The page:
One of our favourite activities on visits to Asia is beach hopping. Just pack a lightweight bag with a picnic, grab a hat and plenty of water, and head out to discover whatever is beyond that distant headland. We spent some really enjoyable days doing this in Sri Lanka and Borneo. Now it was time time to see what some Goa beach hopping had to offer.
Colomb Beach, Goa
Starting from the southern end of Palolem beach, we crossed over to the far side of an elevated rocky headland to reach Colomb beach.
Colomb beach is much more of a secluded, intimate beach than the larger beaches adjoining it. There are a few guesthouses and restaurants here, and a rocky sheltered bay harbouring a variety of colourful fishing boats.
This is a very small bay – blink and you’ll miss it.
Goa Beach Hopping – Patnem Beach, Goa
At the southern end of Colomb beach, and across a few more rocks, we reached the upper end of Patnem beach.
This is a much wider and longer beach, stretching southwards for almost 2 kms. Here we found fewer tourists than either Agonda or Palolem beaches, and the further we walked, the more secluded it became.
We noticed a guesthouse here called LalaLand offering rooms, family cottages and a/c or non a/c chalets. However, the prices were not particularly cheap.
Patnem is a very relaxing – if hot – stretch of beach, with few opportunities to find shade (apart from purchasing guesthouse facilities). There are the usual quota of fishing boats parked high up on the beach. Depending on the time of day, there’s a good chance you’ll be asked to help the fishermen haul their boats in or out of the water.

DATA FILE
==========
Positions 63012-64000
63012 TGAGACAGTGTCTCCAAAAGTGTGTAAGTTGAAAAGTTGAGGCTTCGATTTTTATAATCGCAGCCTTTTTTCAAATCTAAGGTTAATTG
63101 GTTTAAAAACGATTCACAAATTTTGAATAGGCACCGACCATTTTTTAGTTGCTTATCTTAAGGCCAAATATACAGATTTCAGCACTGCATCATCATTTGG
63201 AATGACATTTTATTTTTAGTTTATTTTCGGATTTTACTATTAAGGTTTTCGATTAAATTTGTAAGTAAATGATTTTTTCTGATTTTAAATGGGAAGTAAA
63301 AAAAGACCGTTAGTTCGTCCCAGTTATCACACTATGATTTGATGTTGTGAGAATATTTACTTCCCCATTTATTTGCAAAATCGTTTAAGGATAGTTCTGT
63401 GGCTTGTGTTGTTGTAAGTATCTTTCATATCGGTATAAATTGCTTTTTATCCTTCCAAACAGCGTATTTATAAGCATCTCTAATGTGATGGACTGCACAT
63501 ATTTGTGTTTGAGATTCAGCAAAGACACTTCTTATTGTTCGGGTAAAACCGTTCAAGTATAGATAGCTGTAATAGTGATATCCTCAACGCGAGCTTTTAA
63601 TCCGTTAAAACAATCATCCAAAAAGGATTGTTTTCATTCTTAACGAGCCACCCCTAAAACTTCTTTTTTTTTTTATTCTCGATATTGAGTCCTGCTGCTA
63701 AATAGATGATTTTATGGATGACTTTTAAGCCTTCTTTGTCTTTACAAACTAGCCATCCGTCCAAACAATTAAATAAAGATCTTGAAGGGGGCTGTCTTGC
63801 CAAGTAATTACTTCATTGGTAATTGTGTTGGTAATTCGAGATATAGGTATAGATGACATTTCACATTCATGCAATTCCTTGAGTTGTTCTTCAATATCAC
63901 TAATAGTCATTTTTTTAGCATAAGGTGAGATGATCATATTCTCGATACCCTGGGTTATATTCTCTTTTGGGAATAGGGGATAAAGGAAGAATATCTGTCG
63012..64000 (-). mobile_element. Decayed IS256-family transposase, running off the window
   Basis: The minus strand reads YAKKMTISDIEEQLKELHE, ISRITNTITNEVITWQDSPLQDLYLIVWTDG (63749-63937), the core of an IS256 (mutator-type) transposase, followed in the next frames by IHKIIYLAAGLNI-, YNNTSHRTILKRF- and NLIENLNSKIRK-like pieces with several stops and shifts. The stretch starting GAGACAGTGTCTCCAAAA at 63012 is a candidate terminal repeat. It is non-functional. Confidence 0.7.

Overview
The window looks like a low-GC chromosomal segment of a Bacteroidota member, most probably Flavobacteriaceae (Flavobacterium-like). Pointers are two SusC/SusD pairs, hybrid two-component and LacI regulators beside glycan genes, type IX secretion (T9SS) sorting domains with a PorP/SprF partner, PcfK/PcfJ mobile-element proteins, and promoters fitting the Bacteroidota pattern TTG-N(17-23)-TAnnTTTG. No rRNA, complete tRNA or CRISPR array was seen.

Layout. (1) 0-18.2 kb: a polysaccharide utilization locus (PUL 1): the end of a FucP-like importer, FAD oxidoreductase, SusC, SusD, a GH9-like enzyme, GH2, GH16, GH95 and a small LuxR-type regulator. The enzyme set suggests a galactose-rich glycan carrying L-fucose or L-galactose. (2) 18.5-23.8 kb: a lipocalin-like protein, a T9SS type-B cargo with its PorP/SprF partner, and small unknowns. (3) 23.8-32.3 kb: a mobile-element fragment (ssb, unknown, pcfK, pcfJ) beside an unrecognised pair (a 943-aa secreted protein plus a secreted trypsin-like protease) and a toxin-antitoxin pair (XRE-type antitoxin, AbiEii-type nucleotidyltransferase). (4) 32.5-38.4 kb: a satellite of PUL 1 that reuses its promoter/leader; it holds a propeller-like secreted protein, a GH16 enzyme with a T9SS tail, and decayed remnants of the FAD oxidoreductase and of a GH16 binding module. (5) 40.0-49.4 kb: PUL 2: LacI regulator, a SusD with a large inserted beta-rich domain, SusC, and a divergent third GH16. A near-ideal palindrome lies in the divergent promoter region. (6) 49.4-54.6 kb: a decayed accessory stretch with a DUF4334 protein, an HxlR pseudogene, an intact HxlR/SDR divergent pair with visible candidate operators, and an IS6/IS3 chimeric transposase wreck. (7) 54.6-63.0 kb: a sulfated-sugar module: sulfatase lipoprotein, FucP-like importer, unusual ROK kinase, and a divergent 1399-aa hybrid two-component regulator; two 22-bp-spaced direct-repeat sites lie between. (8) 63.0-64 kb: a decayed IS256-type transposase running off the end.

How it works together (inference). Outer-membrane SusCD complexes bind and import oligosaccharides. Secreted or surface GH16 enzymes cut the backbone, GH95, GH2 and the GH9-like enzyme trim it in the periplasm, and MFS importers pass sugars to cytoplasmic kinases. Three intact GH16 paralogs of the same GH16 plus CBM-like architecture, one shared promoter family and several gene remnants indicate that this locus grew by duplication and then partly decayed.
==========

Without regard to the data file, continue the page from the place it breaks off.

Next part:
They do this by pulling the boat transversely across oiled beams of wood. It’s a good way of burning off some of those calories from last night’s paneer masala.
If you don’t put a hat and shirt on, you’ll end up burning off some skin as well.
Rajbag Beach, Goa
We negotiated a few rocky outcrops as we walked along Patnem beach, until we reached an impasse at Rajbag beach. Here the beach ends abruptly, interrupted by a clear and wide river. One of the local fishermen offered to boat us across for 50 rupees.
Instead, we decided to have a break for lunch, and check out the costs for accommodation in the area.
There are numerous resorts in Patnem and Rajbag with beach cabins to rent. However, prices are a bit steep: One place we looked at was charging 3,500 rupees per night (€50), and the owner wasn’t prepared to negotiate. Definately not a place for backpackers.
The area is very quiet, and there’s actually little to see or do on the beach apart from sunbathing.
As we mentioned in a previous article, of all these South Goan beaches Palolem beach ticked most of our boxes, providing the best price-to-value ratio. We ended up staying in Palolem for 11 nights, which was long enough to relax without over-doing it.
Getting to Palolem, or any other of these beaches from Vasco de Gama (Goa) airport, currently costs around 1,400 rupees for a non-airco taxi and 1,600 for an airco taxi.
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